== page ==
Explore the possibilities with these 10 Raspberry Pi projects

At first glance, Raspberry Pi makes rather an unspectacular impression; it seems to be nothing more than a circuit board, approximately the size of a credit card, fitted with various components. But Raspberry Pi’s compact size makes its vast range of options all the more impressive.

Developed by the British company, the Raspberry Pi foundation, this little computer is great value for money, one of many factors that have contributed to it becoming the best-selling British computer of all time. Originally designed for young people with an interest in web design, Raspberry Pi’s reduced features and lack of casing make it particularly well suited for beginners to learn about the hardware structure of a computer, as well as the basics of programming.  

This innovative mini-computer soon caught the attention of imaginative programmers and hobbyists, who were keen to explore Raspberry Pi’s many potential uses and try out new ideas. This spawned many of the original Raspberry Pi applications and projects. In this introduction to the small form factor PC, we present 10 useful and successful Raspberry Pi projects to do at home.

What is Raspberry Pi?

Roughly the same size as a credit card, Raspberry Pi is an example of a single-board computer, which has all the basic hardware components of a computer (processor, memory, etc.) as well as various extensions (USB, HDMI, video, sound, etc.). A micro SD card is inserted into a slot, and this acts as a hard drive while also providing the operating system. For this, the Debian-based Raspbian is recommended, but other Linux distributions and special Windows versions can also be used. For the power supply, a micro USB charger (i.e. a smartphone charger) can be used. An internet connection can be set up via a network cable over the Ethernet interface. Various external devices can be connected to the USB sockets, including a mouse, keyboard, external hard drive, and many more, while the HDMI connection is the simplest way to connect a screen to the Raspberry Pi device. The device also has several pins, which can be given further functions via programming.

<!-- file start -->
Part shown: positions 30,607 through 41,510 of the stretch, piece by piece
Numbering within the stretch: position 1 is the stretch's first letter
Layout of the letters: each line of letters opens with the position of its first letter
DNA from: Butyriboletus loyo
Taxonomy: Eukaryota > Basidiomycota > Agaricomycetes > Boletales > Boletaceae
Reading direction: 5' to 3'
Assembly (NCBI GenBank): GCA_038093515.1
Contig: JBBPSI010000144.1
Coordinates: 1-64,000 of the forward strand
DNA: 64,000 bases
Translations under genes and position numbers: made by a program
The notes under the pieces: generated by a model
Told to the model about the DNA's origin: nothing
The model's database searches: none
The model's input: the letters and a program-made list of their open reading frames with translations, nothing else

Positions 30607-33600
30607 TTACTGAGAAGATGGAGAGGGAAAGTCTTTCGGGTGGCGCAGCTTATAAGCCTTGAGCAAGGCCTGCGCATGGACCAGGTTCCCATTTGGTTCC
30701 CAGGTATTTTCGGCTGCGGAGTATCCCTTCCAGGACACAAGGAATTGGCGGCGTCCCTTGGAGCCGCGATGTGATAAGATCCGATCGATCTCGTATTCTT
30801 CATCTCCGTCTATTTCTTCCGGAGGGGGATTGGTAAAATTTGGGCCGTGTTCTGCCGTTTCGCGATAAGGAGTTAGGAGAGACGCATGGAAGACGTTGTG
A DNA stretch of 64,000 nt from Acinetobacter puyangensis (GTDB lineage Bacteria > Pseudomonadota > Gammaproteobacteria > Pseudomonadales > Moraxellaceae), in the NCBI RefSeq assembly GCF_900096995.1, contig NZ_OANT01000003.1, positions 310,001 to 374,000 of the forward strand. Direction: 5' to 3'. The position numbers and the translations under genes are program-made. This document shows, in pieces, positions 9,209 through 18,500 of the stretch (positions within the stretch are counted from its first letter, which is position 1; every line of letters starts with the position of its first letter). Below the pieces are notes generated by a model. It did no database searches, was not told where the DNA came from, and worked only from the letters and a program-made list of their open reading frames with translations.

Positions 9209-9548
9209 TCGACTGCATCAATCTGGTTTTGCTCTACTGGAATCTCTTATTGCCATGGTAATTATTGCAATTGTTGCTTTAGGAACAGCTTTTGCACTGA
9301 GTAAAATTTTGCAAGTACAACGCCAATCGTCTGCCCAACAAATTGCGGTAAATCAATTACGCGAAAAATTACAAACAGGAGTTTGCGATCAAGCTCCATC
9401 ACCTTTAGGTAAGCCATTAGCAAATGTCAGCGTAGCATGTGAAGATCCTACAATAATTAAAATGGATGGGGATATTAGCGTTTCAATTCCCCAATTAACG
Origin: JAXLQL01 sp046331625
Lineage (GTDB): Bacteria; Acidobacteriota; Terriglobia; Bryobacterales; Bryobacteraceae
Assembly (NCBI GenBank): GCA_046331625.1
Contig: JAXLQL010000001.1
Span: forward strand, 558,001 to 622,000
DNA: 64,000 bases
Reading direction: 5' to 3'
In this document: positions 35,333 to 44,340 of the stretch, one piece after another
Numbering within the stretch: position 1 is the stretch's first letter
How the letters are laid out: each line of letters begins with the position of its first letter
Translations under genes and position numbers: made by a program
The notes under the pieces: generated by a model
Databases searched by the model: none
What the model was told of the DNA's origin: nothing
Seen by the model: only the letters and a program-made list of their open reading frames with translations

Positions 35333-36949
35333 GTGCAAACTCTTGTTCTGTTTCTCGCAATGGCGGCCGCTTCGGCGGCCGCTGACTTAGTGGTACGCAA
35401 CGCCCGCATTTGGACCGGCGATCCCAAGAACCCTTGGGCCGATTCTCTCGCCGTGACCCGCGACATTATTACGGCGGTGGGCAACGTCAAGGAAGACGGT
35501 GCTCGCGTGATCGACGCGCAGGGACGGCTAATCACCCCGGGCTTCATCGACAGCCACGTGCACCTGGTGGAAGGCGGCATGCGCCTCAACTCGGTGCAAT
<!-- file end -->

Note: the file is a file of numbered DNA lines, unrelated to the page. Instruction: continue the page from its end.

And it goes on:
Components vary depending on the model. The very first edition, Raspberry Pi 1, appeared on the market in February 2012. Since then, more models have followed, with their face value continually set at a maximum of  £30, making them incredibly cost-effective computers. The latest model, Raspberry Pi 3 was launched in February 2016. This edition has a 64-bit CPU and for the first time, offers WiFi and Bluetooth low energy.

Apart from being a wordplay on the beloved dessert, the name, ‘Raspberry Pi’ falls in line with the tradition in IT companies to incorporate fruit in the name (like Apple, Blackberry, and Acorn), while also indicating its functions. Here, ‘Pi’ is an abbreviation for ‘Python interpreter’, as Python is considered to be Raspberry Pi’s main programming language. However, those with no experience with Python can also use Scratch, which is an even simpler, more visual programming language.

10 useful Raspberry Pi projects to do at home

Raspberry Pi’s applications are wildly diverse. In addition to the many common purposes it was designed to fulfil, the mini-computer has evolved to also perform more unusual tasks. To implement a Raspberry Pi project, users sometimes require a lot of preliminary knowledge, sometimes barely any. With enough interest in the project, however, a lack of knowledge shouldn’t be an obstacle at all. Quite the opposite: the whole concept behind the computer involves experimenting with the circuit board and developing new computing skills.

The internet has a wealth of information on Raspberry Pi’s various uses, as well as how to implement different applications and projects. The following examples illustrate the range of possibilities the mini-computer offers. You can also find links to some of the most popular and helpful projects, along with brief guides on how to implement them.

Web server